When Analise Twemlow was seven years old she came home from school one day and told her mum that she didn’t want to live anymore. According to Analise everyone hated her, her teacher told her she was stupid and she was tired of being called a spaz and weirdo.
At age seven Analise was already showing the tell-tale signs that would eventually lead her to being diagnosed with Tourette Syndrome.
Her parents had first taken her to the GP at age three after she had blinked continually for weeks. They were told the blinking was probably just a childhood tic and that she would grow out of it.
Over the next six years body twitches, collapsing legs, stuttering and constant vocal utterances developed as well as diagnoses of ODD (oppositional defiance disorder) and ADHD.
Finally in June 2013 a child psychiatrist delivered the news that would stun Analise’s parents – their child had Tourette Syndrome.
“We had no idea that all her funny quirks would be Tourette’s,” explains Aaron Twemlow, her dad. “All we knew of Tourette’s was swearing and she’d never sworn in her life.
Over time however coprolalia (obscene vocal tics) did present along with copropraxia, the making of obscene gestures.
These tics however were nowhere near as painful and damaging as some of the motor tics that would develop – tics like stabbing herself with sharp objects, constant neck jerking and kicking herself.
After being diagnosed Analise made the decision that she would like to tell her classmates that she had a neurological disorder and that was why she did the things she did.
“I had been bullied and called names for so long, I just wanted it to stop,” says Analise. “I thought if I told them that my brain made me do these things, and that I couldn’t help it, that they might stop.”
And it worked. The kids were more accepting, the name calling practically stopped and the teachers researched ways to best support her in the classroom.
“The general public are, for the most part, okay with her outbursts when we explain that she has Tourette’s,” says Aaron.
“But there have been times when she has been told off in shops or asked to be quiet on the bus. She’s pretty used to it now and when she can be bothered she will tell them that she has Tourette’s, otherwise she just ignores them.”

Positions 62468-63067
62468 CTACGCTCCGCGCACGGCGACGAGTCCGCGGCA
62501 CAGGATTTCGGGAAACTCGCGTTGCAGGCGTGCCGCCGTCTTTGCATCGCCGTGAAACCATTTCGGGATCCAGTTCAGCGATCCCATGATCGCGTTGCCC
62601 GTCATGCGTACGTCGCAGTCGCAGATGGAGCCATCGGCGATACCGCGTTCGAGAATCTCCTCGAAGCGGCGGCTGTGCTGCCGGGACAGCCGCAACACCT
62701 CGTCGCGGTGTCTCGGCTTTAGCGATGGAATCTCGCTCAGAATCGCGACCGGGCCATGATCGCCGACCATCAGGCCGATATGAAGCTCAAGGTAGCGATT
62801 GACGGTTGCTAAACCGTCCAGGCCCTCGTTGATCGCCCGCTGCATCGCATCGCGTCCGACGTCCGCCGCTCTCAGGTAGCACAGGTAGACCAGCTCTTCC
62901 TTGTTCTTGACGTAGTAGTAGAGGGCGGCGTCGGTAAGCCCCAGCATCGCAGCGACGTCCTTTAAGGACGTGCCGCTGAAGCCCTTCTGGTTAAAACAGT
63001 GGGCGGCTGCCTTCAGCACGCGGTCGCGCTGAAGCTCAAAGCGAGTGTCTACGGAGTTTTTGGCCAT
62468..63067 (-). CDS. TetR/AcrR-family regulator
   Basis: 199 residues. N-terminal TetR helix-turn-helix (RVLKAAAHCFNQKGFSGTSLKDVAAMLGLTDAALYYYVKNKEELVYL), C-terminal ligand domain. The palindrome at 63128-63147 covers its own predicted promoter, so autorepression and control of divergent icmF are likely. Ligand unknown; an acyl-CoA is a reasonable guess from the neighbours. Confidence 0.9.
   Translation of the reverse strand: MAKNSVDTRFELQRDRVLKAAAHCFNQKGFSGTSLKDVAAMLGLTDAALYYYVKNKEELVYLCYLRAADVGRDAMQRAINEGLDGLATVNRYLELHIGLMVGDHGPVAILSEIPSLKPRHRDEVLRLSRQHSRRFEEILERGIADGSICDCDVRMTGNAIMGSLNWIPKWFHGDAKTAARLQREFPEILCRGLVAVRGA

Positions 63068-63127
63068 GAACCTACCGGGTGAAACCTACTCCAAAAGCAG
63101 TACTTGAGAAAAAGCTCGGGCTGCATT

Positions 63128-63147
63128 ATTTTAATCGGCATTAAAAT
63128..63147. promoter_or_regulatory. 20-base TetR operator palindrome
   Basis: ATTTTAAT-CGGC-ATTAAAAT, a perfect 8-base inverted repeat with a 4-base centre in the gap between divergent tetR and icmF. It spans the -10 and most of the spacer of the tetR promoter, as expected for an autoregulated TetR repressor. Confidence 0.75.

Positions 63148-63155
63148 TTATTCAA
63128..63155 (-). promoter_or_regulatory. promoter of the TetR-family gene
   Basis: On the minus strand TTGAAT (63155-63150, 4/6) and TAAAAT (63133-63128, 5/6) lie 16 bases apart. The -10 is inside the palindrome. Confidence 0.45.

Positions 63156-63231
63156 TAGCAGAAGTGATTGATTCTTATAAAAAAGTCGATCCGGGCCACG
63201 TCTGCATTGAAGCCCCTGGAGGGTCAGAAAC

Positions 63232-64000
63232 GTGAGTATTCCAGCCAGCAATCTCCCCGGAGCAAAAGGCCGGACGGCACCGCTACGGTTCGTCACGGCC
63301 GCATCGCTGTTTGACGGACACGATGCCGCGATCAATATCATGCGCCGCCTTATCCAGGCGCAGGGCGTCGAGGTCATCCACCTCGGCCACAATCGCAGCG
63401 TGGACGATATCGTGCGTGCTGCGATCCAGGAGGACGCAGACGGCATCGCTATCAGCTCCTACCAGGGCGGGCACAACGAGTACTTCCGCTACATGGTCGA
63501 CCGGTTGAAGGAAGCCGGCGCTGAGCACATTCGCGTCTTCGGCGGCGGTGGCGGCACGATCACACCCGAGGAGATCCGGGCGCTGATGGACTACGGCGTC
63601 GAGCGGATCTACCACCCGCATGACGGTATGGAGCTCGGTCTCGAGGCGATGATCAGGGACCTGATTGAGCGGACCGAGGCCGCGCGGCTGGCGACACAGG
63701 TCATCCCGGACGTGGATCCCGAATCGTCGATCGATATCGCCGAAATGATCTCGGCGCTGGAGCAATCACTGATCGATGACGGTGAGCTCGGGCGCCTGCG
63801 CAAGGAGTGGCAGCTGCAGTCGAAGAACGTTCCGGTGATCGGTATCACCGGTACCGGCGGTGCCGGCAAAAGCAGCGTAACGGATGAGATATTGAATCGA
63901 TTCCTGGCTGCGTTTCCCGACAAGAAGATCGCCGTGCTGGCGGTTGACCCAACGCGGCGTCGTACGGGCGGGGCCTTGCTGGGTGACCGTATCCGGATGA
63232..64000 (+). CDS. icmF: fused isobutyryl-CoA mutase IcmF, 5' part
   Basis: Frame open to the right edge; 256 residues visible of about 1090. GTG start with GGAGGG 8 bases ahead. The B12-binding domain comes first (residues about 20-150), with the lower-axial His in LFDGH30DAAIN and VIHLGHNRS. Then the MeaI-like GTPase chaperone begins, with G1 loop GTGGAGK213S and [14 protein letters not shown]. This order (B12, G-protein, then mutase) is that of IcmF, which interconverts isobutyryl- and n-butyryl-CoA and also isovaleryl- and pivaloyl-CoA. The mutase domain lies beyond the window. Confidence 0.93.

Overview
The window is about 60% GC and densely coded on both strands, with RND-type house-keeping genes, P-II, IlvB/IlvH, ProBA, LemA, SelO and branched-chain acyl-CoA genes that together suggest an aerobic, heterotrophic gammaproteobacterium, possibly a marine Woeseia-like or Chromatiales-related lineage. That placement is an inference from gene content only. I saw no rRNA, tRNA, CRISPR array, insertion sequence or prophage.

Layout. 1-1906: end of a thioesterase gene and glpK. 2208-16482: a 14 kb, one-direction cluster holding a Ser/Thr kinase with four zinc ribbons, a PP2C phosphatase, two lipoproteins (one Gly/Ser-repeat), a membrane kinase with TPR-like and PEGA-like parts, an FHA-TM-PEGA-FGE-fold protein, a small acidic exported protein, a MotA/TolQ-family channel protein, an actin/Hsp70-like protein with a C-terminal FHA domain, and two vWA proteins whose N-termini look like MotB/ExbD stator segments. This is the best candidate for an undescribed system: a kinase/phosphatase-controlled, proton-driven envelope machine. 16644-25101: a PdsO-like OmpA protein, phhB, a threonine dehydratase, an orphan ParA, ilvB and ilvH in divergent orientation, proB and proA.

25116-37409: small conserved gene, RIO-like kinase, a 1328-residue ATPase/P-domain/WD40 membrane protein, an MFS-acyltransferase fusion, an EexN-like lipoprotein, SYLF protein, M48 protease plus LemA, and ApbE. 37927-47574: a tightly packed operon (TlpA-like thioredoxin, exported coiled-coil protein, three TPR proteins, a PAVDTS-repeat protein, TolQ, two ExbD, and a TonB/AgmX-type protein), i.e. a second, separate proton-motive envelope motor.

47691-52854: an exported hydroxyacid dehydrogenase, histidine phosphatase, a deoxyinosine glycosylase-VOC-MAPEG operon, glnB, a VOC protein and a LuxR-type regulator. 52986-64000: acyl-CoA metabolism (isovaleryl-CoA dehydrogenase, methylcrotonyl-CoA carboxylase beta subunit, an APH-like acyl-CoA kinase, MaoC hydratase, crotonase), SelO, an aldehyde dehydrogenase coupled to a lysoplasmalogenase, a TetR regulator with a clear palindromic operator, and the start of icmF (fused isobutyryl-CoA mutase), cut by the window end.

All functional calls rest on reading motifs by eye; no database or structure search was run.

Making the decision to talk to her peers about having Tourette Syndrome was the first of many steps that Analise would take in raising awareness of the disorder and in reaching out to others with tics.
At Camp Twitch 2014 it was Analise’s easy-going nature and confidence that rubbed off on other kids and inspired many to talk more openly about life with Tourette’s; and to explain the disorder to their peers and the general public.
Since then Analise shared the stage with her mum at TEDx Christchurch 2015 to talk Tourette’s as well as spoken at numerous events.
In 2016, she was awarded a Youth Award by the New Zealand Ministry of Youth for her community work raising awareness of Tourette Syndrome; and in 2017 she was presented with a Community Service award by the Christchurch City Council after being nominated by her school.
“I’d love to travel the world telling people about Tourette’s and asking people not to bully people like me for things that we can’t control,” says Analise. “That would be the coolest job.”
Get an insight into how difficult life is living with Tourette Syndrome by watching “CAMP TWITCH”: The Documentary on TV2, June 26th at 8.30pm
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